DALLAS Earlier this week, many in Texas were basking in spring-like temperatures that hit the 80s. But by Thursday, Texas was facing the same wintry blast that has slammed much of the U.S., bringing frigid temperatures, ice and snow.
The weather forced the cancellation of Sunday's MetroPCSDallas Marathon, which was expected to draw 25,000 runners, some of whom had trained for months.
The course is too icy. Part of the route is right over the Margaret Hunt Hill Bridge, which was treacherous to drive Firday.
A number of participants arrived at the Dallas Convention Center on Friday to pick up their race packets, only to learn that the event had been scrubbed.
'We regret that the race will not go on as planned,' Marathon organizers said in a written statement. 'We are confident this decision is in the best interest of our runners, volunteers, spectators and the general public.'
Ben Smith flew in from Amarillo Thursday night for the race.
'It was a lot of preparation,' he said. '[I'm] Kind of disappointed I don't get to run it and test myself.'
Smith has been training for this race for months.
'It was my first half-marathon, so I was really excited,' he said. 'I ship out for Navy in January. If I can survive the half, I can survive boot camp.'
The decision to halt the race was made by Dallas police commanders and marathon organizers, who concluded that the course would simply be too icy for the safety of runners.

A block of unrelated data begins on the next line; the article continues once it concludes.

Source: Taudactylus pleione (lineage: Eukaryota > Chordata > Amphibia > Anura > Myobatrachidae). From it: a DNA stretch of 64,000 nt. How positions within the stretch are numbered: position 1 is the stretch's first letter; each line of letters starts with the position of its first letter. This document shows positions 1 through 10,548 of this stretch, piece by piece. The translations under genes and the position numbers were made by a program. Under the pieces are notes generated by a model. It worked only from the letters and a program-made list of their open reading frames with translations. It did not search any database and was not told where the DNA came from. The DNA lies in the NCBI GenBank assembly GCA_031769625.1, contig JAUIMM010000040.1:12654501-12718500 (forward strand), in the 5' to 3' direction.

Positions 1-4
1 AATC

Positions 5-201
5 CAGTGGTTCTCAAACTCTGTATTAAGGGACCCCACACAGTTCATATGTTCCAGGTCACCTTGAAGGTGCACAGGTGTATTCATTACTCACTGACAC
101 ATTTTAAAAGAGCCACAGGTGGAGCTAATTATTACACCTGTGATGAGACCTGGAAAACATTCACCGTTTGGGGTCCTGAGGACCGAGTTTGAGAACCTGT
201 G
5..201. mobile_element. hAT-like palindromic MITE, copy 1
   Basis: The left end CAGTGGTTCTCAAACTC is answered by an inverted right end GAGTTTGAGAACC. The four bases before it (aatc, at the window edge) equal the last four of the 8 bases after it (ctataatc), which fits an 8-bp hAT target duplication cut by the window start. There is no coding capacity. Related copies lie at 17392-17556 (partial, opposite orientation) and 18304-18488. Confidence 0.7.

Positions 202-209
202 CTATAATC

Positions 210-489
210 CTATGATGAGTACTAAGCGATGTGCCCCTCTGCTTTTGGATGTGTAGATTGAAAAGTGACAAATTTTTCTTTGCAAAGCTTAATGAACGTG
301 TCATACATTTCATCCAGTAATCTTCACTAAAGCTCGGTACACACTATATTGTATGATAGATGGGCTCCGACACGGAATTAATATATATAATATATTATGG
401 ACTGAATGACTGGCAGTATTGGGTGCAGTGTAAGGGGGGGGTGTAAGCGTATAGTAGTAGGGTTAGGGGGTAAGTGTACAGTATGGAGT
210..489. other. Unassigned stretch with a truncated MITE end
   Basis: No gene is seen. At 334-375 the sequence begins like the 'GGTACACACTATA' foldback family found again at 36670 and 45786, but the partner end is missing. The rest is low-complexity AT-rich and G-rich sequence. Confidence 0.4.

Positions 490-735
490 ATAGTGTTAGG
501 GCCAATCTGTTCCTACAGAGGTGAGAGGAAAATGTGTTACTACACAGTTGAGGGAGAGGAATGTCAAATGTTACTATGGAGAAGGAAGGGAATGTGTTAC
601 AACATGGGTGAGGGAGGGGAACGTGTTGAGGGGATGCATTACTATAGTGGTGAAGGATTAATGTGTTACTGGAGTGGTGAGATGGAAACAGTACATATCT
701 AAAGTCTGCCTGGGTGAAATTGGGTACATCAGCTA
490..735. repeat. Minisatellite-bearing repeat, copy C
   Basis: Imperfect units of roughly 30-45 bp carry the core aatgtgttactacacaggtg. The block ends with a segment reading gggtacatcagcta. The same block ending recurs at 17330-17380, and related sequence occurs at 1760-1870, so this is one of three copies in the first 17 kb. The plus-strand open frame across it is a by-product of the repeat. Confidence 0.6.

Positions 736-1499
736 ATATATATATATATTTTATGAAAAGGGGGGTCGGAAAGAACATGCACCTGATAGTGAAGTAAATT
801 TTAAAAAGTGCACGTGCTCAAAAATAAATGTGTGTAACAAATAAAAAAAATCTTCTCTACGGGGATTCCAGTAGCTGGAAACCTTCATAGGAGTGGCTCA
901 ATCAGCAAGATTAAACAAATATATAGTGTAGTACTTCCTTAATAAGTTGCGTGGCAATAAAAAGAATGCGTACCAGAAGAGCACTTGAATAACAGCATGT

It's the first time the Dallas Marathon has been canceled since 1971.
'I understand it's a beautiful course; I'm not familiar with Dallas, I assume the architecture is just gorgeous, so I'm a little disappointed at that,' said runner Leslie Nixon.
Naomi Kassel was a little confused by the decision.
'I know that there have been worse conditions, like the Boston Marathon,' she said.
But Rick Johnson is a running coach and says these conditions are not good for runners.
'I was excited to do it and train for it like I said, but at the same time with the weather, you kind of understand,' he said.
Rob Yates, 44, of the Dallas suburb of Rowlett, had trained for four months to participate in the half-marathon Saturday his first time competing at that distance. His wife and three children were going to attend the race to volunteer and cheer him on, he said.
Now, 'I'll probably be catching up on some work,' Yates said, laughing.
Yates spent Friday at home with his children, who were outside pulling off icicles and wishing more snow had fallen. But Yates, originally from near Manchester, England, said he stayed inside with his wife.
'It's kind of unusual weather for Dallas, so they're just having fun with it,' Yates said. 'Me and my wife adults are not particularly impressed with it.'
Leslie Nixon came from Wichita, Kansas, and even though she can't run, she still plans on celebrating.
'Got a nice room at Omni, eat well, and have a great steak and enjoy wine and food,' she said.
A Health and Fitness Expo that was scheduled this weekend in conjunction with the Marathon was also canceled by organizers.
It was not immediately clear whether runners would be reimbursed for their entry fees, the proceeds of which go to charity.
The Associated Press contributed to this report.